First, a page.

Vice President Kamala Harris is expected to swear in Laphonza Butler as California’s next senator on Tuesday at noon Pacific time in the U.S. Capitol.
Gov. Gavin Newsom tapped Butler on Sunday to replace the late Sen. Dianne Feinstein, fulfilling his promise to name a Black woman to the Senate. The appointment will ensure that Democrats keep their one-seat majority in the upper chamber.
Butler has never served as a public official but has worked behind the scenes for Democrats and their causes for decades. She worked for Service Employees International Union Local 2015 for more than a decade and in 2018 was appointed by then-Gov. Jerry Brown as a UC regent for a 12-year term. She left the role in 2021, the same year she became president of Emily’s List, a political action committee that helps elect Democratic women who support abortion rights.
Butler was also an advisor to Harris’ 2020 presidential bid and former Secretary of State Hillary Clinton’s 2016 bid for the White House. She also recently served as Airbnb’s public policy and campaigns director.
No Black woman has served in the chamber since Harris left to become vice president. Newsom appointed then-California Secretary of State Alex Padilla to fill Harris’ seat and vowed his next Senate appointment would be a Black woman.
Butler will be the nation’s 12th Black senator and the third Black woman senator. She is also the first out gay person of color to serve in the Senate, and the first out LGBTQ+ person to represent California in the chamber.
Some Californians wanted Newsom to pick a different Black woman for the role.
After Feinstein’s death, advocates and lawmakers pressed Newsom to name Rep. Barbara Lee as the state’s next senator.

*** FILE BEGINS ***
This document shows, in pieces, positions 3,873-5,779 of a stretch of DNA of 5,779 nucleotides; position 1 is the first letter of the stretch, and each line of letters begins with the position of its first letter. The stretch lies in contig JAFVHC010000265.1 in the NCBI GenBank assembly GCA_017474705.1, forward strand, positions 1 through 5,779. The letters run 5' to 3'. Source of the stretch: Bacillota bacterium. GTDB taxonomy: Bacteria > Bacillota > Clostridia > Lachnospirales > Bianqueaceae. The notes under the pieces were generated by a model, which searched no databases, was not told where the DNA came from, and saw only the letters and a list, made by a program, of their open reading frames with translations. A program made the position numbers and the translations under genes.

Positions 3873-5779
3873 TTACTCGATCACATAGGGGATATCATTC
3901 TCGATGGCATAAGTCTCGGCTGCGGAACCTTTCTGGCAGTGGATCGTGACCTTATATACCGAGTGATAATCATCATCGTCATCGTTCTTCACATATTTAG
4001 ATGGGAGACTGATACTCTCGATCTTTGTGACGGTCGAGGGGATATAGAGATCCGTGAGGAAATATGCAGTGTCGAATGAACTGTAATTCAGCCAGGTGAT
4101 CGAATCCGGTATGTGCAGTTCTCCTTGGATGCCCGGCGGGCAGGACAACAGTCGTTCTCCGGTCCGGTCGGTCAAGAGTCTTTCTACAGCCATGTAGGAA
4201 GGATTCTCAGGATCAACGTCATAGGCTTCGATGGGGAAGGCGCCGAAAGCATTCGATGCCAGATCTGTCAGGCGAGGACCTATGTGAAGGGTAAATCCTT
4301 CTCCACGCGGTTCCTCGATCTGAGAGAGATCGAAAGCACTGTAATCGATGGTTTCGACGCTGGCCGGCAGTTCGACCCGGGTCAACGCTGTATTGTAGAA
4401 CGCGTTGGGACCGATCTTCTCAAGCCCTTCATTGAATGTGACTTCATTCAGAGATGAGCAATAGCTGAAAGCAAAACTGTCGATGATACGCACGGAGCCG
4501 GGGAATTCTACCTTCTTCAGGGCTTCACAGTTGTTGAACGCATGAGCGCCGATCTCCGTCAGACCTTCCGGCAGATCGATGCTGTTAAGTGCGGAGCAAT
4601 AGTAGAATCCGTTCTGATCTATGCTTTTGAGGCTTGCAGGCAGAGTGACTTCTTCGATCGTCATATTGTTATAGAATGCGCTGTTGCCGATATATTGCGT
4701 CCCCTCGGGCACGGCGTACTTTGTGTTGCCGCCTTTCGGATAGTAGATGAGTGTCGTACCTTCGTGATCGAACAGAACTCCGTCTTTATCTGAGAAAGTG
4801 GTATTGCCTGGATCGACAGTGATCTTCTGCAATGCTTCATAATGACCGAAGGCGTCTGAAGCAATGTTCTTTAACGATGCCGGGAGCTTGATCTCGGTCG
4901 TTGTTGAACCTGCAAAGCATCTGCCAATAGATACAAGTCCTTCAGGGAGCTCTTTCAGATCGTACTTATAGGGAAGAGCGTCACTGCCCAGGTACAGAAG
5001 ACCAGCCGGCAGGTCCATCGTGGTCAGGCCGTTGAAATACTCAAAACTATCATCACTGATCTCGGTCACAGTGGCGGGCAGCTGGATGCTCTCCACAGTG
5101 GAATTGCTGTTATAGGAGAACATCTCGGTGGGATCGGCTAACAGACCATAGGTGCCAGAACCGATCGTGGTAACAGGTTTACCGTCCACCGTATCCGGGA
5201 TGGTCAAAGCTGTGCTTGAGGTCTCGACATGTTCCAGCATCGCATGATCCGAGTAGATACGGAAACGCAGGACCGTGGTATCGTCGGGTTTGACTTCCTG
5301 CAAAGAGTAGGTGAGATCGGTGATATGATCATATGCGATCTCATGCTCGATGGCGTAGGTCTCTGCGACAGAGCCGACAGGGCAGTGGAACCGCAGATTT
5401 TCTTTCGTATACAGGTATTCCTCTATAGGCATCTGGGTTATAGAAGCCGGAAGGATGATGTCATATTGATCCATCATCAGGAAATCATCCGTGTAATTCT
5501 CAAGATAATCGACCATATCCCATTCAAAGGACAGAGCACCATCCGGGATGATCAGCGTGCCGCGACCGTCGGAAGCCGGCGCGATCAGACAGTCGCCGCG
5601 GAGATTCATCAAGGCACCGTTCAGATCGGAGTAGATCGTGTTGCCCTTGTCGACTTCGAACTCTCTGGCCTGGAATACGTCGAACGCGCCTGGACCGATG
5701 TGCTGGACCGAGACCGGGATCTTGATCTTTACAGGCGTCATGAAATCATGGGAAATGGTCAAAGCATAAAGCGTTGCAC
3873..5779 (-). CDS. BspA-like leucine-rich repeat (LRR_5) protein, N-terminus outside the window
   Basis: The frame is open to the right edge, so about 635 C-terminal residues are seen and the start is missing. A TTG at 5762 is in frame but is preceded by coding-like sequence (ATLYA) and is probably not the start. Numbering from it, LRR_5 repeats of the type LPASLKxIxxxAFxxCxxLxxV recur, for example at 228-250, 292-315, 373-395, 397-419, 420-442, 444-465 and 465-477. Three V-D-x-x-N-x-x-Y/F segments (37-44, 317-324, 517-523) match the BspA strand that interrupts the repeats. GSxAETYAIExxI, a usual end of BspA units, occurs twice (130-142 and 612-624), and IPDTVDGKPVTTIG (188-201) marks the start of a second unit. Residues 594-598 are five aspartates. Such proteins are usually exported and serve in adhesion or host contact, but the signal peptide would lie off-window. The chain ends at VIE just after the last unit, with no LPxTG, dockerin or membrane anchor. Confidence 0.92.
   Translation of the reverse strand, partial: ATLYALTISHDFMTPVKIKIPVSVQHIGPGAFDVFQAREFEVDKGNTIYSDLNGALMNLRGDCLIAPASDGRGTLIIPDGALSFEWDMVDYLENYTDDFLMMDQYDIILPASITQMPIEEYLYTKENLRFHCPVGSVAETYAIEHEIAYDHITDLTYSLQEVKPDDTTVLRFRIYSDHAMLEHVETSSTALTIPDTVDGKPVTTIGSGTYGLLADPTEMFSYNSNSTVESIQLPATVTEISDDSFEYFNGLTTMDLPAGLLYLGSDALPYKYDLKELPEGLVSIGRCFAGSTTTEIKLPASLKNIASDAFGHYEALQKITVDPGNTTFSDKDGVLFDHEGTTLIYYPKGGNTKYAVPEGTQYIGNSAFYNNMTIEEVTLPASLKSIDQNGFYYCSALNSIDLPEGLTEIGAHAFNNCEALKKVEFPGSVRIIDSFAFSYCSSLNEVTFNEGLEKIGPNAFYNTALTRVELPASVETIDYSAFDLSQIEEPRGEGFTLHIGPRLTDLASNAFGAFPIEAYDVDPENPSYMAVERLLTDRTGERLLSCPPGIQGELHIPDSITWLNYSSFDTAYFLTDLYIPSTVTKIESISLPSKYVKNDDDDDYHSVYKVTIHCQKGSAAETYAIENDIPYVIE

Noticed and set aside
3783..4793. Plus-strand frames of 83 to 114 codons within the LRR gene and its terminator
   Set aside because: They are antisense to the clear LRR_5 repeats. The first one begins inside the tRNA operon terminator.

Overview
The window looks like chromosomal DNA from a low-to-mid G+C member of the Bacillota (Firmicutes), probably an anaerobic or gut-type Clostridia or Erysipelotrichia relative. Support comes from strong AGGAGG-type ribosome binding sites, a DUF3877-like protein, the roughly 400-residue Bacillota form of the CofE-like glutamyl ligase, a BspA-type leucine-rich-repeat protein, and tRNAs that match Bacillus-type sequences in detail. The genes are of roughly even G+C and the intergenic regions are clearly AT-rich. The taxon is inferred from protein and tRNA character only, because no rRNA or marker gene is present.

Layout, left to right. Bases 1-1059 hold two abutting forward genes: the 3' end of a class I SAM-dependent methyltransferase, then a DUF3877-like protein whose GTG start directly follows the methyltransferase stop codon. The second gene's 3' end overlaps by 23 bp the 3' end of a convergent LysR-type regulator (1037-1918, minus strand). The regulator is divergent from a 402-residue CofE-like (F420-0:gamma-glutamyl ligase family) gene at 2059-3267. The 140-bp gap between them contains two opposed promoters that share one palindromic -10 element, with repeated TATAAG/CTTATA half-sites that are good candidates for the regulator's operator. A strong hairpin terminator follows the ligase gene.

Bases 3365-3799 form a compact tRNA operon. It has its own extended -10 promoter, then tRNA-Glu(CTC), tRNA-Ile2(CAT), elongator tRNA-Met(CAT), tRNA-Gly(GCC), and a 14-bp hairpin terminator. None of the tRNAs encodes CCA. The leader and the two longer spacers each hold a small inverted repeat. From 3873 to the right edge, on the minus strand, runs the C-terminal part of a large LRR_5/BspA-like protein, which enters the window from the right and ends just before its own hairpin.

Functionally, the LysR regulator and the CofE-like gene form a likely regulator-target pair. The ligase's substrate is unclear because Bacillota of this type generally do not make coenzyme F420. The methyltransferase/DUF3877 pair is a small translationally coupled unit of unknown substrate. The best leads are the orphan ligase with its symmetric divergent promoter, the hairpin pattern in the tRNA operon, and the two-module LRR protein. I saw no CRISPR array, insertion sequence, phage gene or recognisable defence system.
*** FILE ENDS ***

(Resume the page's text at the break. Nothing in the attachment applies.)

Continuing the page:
The Oakland representative is the only prominent Black woman running to replace Feinstein. September polling indicates she is trailing two white fellow Democrats who are also vying for the seat: Reps. Adam B. Schiff of Burbank and Katie Porter of Irvine.
Newsom last month sidestepped pressure to name Lee, saying the role would be temporary. “It would be completely unfair to the Democrats that have worked their tail off,” Newsom said in September. “That primary is just a matter of months away. I don’t want to tip the balance of that.”
Shortly before the Sunday announcement, however, Newsom clarified his stipulation, saying that the new senator could be a candidate, fueling speculation that Butler might throw her hat in the hotly contested Senate race.
Butler told The Times on Monday that she is undecided on joining the Senate race.
“I have no idea. I genuinely don’t know,” Butler said in her first interview since her appointment. “I want to be focused on honoring the legacy of Sen. Feinstein. I want to devote my time and energy to serving the people of California. And I want to carry her baton with the honor that it deserves and so I genuinely have no idea.”
In a tweet, Lee said that she wished Butler well and that she looks “forward to working closely with her to deliver for the Golden State.”
“I am singularly focused on winning my campaign for Senate,” she wrote. “CA deserves an experienced Senator who will deliver on progressive priorities. That’s exactly what I’m running to do.”
Times staff writers Taryn Luna and Hannah Wiley contributed to this report.